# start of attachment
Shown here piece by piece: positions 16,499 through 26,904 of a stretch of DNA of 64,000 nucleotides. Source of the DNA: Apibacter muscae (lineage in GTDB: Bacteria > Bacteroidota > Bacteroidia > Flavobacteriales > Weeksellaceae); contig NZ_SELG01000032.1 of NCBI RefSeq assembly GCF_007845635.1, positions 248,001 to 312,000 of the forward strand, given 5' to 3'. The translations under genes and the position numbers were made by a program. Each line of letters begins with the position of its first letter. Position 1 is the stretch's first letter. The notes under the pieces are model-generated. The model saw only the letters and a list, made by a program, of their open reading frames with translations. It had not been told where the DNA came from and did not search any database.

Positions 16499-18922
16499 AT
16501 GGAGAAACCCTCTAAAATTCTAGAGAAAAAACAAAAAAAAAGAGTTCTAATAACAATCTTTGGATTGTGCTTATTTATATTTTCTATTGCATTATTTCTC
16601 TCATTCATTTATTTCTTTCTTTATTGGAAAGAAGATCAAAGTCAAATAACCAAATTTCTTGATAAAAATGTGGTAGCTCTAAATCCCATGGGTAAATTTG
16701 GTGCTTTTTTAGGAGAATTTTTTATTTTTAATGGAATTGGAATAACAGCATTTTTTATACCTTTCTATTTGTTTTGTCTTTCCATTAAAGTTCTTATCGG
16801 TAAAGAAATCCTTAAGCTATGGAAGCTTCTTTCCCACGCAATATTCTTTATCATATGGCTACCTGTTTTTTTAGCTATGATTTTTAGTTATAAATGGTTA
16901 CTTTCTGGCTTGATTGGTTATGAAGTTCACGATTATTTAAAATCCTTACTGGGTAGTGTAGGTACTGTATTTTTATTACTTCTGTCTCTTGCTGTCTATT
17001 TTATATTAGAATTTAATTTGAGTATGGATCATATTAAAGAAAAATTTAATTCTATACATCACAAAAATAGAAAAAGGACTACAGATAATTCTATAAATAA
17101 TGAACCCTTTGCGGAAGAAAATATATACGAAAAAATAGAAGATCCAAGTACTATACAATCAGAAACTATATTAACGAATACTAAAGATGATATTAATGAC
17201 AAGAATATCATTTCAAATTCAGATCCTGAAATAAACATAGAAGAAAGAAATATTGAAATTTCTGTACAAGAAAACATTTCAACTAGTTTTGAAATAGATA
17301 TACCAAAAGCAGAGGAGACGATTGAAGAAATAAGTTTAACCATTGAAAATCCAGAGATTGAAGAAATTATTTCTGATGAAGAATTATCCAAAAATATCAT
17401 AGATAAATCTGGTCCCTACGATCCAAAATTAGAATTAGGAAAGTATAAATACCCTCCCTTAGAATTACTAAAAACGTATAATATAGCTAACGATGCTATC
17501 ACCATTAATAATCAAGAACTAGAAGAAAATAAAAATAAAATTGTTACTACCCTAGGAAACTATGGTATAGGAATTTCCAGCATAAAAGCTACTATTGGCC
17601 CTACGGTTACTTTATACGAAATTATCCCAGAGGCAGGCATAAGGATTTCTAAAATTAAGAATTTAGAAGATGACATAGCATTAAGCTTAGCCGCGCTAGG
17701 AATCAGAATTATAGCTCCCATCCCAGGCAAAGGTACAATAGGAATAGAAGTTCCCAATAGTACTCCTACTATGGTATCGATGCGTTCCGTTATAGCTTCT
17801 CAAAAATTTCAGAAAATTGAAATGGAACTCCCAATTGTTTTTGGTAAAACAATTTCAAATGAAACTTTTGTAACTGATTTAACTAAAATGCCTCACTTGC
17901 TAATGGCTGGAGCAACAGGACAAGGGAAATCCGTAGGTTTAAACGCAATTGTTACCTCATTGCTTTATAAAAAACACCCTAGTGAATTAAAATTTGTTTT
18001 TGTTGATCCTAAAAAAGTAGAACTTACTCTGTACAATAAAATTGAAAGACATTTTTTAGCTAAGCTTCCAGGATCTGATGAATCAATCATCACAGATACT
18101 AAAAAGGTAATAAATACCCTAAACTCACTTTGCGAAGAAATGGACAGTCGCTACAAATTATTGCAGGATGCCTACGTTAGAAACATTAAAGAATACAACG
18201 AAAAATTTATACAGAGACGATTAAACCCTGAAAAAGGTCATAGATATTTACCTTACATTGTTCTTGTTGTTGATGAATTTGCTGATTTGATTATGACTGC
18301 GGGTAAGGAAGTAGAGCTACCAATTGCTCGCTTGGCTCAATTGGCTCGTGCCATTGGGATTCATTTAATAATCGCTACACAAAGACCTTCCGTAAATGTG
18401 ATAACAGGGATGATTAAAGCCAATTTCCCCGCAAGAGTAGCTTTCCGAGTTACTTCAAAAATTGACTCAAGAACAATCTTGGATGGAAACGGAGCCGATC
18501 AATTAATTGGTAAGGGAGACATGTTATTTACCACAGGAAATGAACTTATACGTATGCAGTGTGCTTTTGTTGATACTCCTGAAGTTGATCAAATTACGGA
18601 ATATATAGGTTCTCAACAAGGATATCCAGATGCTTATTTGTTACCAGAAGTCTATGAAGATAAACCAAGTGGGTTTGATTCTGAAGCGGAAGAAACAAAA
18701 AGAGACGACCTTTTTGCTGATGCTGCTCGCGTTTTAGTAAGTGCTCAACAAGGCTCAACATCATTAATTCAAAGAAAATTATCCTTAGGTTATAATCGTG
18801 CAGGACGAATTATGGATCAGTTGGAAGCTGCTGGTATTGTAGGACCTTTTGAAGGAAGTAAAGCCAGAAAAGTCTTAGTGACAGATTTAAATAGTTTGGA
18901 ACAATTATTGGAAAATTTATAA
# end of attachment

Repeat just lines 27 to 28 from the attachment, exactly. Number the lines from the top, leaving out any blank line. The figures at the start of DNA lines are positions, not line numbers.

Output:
18801 CAGGACGAATTATGGATCAGTTGGAAGCTGCTGGTATTGTAGGACCTTTTGAAGGAAGTAAAGCCAGAAAAGTCTTAGTGACAGATTTAAATAGTTTGGA
18901 ACAATTATTGGAAAATTTATAA